It is required that if the patient is transferred due to a non-responding on-call physician the receiving hospital must report the transfer as a violation. The failure to adhere to these and the other EMTALA rules call for fines or other sanctions against the hospital and/or physicians involved including those on the on-call roster. Since this is a fine, insurance is usually not possible. Potential solutions for hospitals and medical staffs who are having difficulty filling the on-call roster are to pay physicians for taking call, contract with outside local or regional services to take call, or require all physicians no matter the age or staff category to take call.  The latter action may risk losing key specialists.


Since the last newsletter the California Supreme Court has decided Potvin v Metropolitan Life.  The decision states that if a MCO has significant market power in an area and wants to deselect a physician they must give the physician a hearing prior to deselection.

Also the Ninth Circuit has decertified the decision in Burrows v Redbud.  This means that the decision in Burrows that peer review records are open to discovery in Federal EMTALA cases can not be used as precedent in future cases.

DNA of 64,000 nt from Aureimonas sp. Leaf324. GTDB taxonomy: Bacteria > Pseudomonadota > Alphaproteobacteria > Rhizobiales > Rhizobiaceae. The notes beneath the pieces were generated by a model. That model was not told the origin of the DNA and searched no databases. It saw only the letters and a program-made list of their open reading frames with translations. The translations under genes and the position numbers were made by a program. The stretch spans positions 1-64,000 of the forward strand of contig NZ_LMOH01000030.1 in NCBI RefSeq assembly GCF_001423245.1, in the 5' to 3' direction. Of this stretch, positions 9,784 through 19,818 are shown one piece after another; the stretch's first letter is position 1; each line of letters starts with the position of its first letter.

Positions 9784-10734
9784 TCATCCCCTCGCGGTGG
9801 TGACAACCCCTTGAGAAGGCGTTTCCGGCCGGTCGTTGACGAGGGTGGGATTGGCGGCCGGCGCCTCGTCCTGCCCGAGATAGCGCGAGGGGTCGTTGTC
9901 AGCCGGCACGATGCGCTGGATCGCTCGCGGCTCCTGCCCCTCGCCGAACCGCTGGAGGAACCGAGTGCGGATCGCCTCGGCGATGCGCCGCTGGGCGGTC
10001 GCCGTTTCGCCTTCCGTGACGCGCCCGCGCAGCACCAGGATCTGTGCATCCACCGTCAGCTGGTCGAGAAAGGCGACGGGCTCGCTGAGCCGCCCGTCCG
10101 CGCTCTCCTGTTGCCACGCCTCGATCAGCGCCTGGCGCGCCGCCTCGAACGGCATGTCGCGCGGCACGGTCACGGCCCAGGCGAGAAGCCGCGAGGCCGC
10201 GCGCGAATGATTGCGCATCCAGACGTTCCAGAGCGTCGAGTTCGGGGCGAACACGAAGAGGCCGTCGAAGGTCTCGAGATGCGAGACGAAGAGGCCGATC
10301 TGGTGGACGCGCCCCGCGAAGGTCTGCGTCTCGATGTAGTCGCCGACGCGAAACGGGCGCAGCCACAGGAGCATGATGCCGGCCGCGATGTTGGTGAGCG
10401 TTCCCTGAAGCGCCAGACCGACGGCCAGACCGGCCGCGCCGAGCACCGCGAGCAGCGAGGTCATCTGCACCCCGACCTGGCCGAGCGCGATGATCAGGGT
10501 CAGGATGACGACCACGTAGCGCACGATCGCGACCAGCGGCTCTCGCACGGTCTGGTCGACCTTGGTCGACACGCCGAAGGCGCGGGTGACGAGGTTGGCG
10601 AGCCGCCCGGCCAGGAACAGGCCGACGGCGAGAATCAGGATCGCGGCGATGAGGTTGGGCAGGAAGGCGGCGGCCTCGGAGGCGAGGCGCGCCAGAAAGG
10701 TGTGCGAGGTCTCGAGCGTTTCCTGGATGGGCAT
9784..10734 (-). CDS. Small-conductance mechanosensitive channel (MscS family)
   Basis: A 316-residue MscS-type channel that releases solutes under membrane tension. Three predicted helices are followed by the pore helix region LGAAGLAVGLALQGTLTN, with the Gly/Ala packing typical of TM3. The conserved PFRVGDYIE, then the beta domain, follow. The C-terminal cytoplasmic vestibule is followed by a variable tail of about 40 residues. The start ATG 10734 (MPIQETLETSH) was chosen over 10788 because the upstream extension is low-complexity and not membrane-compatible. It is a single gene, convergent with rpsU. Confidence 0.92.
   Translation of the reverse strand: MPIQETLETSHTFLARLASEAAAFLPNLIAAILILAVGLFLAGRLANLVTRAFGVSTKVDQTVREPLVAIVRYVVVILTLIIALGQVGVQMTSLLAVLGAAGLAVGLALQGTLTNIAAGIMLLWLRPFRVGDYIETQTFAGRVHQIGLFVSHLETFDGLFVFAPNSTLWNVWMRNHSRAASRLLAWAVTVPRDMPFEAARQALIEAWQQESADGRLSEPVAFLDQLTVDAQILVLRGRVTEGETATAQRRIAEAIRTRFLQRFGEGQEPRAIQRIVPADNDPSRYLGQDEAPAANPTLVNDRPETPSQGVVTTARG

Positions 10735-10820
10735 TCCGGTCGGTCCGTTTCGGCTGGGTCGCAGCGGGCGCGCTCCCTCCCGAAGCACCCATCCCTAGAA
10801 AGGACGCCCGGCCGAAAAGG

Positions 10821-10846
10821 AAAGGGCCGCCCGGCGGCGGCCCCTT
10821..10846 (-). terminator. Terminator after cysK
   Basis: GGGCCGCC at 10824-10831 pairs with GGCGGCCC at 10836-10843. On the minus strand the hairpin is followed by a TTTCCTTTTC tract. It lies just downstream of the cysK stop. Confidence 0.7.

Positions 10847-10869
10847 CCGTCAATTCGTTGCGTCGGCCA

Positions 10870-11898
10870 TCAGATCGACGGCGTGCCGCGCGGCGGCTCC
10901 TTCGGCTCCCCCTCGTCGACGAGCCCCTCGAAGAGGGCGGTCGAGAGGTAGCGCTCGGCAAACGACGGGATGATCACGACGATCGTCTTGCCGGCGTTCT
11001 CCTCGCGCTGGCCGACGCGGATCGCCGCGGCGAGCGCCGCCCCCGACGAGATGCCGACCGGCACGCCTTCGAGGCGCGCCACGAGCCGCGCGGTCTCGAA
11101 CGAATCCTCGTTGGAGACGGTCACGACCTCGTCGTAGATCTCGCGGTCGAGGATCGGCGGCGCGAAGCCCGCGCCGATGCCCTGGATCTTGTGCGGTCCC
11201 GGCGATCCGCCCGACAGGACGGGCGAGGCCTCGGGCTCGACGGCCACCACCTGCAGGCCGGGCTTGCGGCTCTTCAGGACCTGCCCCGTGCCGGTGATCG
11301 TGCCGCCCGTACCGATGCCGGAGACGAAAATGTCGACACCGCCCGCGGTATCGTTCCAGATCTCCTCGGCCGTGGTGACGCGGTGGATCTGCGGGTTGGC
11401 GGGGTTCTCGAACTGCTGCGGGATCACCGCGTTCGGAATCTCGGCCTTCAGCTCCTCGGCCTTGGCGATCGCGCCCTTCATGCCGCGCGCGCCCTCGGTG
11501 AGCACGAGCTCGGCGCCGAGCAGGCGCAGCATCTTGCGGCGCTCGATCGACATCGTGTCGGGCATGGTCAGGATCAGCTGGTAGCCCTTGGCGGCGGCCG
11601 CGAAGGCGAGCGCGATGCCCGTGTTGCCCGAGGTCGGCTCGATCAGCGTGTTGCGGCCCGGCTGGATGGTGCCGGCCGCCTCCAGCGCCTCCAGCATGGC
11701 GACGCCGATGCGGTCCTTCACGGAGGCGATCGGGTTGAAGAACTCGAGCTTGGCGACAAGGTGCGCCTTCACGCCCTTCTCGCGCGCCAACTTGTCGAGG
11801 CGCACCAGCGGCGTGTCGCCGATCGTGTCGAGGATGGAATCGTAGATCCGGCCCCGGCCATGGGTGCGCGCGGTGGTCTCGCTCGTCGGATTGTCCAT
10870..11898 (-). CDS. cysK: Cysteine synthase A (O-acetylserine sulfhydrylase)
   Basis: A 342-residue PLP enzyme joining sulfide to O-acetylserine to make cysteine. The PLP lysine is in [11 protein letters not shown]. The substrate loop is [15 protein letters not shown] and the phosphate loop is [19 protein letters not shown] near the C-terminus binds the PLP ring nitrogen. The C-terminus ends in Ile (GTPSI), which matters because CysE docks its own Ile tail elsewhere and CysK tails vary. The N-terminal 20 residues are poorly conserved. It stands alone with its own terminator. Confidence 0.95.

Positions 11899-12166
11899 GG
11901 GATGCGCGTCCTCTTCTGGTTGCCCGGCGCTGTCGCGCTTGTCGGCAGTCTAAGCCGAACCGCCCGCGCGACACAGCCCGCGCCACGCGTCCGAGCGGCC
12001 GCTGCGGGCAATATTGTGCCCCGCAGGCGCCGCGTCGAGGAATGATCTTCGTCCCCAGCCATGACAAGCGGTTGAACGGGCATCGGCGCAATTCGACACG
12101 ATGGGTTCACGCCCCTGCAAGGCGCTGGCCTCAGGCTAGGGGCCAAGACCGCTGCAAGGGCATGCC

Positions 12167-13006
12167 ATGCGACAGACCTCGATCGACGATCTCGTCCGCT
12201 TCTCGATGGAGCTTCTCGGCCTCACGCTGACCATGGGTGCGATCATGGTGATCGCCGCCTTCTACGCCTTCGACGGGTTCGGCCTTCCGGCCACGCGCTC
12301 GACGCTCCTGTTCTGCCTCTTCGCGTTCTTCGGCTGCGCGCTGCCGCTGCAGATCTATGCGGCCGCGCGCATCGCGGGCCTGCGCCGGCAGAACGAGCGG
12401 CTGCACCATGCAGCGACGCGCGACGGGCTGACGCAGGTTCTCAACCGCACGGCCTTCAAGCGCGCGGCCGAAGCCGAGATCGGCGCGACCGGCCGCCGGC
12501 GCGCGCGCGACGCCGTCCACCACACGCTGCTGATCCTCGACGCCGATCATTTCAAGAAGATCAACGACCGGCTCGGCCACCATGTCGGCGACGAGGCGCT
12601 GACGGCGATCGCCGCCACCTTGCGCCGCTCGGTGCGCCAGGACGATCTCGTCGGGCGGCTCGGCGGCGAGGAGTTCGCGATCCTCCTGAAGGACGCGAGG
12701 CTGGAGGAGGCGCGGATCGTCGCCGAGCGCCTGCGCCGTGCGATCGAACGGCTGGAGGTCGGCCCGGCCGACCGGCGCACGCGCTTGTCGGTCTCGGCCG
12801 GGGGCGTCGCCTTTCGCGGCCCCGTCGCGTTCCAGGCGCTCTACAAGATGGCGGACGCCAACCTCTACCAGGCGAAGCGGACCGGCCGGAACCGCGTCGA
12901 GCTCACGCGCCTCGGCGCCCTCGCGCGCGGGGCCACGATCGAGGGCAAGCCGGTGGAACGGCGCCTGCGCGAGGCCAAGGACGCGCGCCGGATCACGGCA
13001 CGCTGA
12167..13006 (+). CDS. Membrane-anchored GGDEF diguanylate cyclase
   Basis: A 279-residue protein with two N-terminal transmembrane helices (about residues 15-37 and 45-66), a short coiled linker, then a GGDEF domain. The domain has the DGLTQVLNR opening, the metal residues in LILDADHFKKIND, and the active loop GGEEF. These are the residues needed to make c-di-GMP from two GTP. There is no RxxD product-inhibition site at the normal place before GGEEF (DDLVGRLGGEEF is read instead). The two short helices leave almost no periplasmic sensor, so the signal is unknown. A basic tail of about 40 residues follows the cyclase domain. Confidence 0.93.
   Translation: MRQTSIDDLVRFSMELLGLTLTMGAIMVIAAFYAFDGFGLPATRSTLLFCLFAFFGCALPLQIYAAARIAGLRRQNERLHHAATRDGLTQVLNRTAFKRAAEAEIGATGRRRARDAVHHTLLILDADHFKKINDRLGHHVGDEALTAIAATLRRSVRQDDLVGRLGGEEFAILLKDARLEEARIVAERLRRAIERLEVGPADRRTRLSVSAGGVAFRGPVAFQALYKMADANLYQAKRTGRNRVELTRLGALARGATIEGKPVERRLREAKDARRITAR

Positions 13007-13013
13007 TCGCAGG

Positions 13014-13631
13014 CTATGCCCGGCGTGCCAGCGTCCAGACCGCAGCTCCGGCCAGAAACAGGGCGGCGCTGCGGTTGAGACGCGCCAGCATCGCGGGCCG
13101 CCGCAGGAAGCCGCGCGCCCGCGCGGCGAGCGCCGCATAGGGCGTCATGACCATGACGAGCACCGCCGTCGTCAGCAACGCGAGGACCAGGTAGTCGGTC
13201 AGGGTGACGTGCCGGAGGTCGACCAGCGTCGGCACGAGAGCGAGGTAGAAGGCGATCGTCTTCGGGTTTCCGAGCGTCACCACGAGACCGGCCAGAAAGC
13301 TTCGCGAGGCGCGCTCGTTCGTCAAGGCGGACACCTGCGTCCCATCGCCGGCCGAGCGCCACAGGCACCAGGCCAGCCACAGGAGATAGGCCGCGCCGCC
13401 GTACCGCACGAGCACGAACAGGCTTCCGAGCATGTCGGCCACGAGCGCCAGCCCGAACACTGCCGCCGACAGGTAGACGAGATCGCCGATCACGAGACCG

The Joint Commission has new standards for conscious sedation (TX.2) effective January 1, 2001 and for peer review (MS.8.3) effective immediately.  I recommend you go to the JCAHO Web site (www.jcaho.org) for these new standards.

I hope this overview of the new OIG Compliance Guideline Draft, EMTALA rules and the Updates have been helpful. If I may of help to you with these or any other Medical Staff issues such as external peer review, please contact me.  My continued hope is that Medical Staffs obtain their own independent legal representation on all issues that potentially may be a conflict of interest with the hospital. If you are no longer the Chief of Staff, please forward this newsletter to the appropriate individual.  Thank you and since it’s baseball season, always remember the Yogi Berra quote “I love home openers, whether they’re at home or on the road.”

DISCLAIMER: Although this article is updated periodically, it reflects the author's point of view at the time of publication. Nothing in this article constitutes legal advice. Readers should consult with their own legal counsel before acting on any of the information presented.